Praying for Others Seems to Help Anger Fade
People who are provoked can let their bad mood go by petitioning for the less fortunate, study suggests
WEDNESDAY, March 30 (HealthDay News) -- Saying a prayer for another person may help people control their negative emotions after being insulted by a stranger, researchers report.
A series of studies found that after people were intentionally provoked into anger, asking them to pray for a person who needs extra help or support (a cancer patient, for example), helped calm them down.
The researchers also suggested that the method seemed to be effective even in people who weren't particularly religious or regular churchgoers. Nor did religious affiliation make a difference in the ability of prayer to calm people, although nearly all participants identified themselves as Christian, according to the report published online March 18 in the journal Personality and Social Psychology Bulletin.
"People often turn to prayer when they're feeling negative emotions, including anger," study co-author Brad Bushman, a professor of communication and psychology at Ohio State University, said in a university news release. "We found that prayer really can help people cope with their anger, probably by helping them change how they view the events that angered them and helping them take it less personally."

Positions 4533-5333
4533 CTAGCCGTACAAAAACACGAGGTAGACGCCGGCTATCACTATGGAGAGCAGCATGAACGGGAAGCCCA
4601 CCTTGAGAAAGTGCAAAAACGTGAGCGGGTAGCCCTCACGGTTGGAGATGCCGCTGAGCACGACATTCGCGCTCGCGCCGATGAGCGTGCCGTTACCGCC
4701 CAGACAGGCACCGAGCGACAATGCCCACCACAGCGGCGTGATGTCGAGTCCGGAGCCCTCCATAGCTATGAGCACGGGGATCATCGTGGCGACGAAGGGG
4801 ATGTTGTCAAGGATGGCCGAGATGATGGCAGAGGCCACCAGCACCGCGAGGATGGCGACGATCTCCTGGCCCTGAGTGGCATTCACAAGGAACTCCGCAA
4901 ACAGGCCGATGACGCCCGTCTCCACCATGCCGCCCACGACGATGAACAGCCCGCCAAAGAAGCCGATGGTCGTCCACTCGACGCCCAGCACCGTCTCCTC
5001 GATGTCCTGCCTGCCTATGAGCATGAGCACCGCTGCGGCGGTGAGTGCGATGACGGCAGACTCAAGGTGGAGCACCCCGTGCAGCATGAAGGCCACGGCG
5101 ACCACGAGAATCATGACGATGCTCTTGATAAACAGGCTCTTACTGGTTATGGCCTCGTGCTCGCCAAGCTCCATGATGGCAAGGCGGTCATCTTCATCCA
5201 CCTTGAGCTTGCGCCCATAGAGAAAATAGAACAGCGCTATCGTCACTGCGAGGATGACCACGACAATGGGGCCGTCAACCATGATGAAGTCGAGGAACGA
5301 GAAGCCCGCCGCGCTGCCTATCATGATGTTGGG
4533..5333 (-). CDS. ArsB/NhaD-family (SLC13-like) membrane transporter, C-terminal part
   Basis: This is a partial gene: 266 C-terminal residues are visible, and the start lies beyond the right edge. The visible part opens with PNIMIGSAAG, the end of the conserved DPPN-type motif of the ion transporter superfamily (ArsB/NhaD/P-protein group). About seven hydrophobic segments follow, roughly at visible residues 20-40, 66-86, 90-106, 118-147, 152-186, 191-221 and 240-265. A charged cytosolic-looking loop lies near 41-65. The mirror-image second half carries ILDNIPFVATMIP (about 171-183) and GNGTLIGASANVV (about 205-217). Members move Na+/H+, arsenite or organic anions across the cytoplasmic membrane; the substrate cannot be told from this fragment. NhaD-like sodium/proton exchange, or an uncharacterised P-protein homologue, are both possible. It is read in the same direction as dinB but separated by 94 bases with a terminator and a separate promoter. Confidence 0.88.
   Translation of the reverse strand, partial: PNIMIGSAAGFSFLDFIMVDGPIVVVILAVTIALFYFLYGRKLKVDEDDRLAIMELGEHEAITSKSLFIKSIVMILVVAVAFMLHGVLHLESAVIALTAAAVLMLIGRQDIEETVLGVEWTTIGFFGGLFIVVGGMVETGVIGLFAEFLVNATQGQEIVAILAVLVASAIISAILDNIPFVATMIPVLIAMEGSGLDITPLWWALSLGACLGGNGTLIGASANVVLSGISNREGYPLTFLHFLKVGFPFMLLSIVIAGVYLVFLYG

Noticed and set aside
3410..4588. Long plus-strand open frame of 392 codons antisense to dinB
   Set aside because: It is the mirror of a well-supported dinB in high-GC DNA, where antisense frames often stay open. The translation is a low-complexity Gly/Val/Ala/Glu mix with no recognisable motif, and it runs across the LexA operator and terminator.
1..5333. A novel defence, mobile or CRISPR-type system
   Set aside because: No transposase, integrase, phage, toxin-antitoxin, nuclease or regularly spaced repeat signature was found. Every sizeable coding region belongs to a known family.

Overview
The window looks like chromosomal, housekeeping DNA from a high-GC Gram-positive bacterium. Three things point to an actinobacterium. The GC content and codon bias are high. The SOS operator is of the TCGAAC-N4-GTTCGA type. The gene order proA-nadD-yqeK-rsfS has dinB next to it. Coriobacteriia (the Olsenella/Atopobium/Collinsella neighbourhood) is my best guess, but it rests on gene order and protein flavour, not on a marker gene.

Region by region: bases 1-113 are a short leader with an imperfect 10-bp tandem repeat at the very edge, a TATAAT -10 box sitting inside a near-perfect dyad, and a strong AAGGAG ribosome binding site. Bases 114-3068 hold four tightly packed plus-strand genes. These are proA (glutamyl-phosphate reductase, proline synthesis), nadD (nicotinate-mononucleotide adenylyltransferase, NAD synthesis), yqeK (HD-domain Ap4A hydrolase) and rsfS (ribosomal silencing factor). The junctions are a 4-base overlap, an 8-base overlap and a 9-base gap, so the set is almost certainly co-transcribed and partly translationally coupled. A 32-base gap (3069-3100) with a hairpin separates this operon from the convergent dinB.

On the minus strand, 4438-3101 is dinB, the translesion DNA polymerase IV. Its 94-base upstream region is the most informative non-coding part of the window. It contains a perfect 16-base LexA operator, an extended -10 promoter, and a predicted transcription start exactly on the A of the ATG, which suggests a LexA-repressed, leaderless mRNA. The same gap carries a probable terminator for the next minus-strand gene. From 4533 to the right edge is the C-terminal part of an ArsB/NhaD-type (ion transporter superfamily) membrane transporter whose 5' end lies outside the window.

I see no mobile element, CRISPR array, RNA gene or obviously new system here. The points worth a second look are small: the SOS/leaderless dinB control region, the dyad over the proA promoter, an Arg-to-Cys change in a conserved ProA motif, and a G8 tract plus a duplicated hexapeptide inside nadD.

The American Psychological Association offers anger management tips.Robert Preidt SOURCE: Ohio State University, news release, March 21, 2011 Related Articles
- Hairdo Trumps Exercise for Many Black Women, Study Finds
July 31, 2014
- Burnout Common Among Transplant Surgeons, Study Reveals
July 31, 2014
Learn More About Sharp
Sharp HealthCare is San Diego's health care leader with seven hospitals, two medical groups and a health plan. Learn more about our San Diego hospitals, choose a Sharp-affiliated San Diego doctor or browse our comprehensive medical services.
Copyright © 2011 HealthDay. All rights reserved.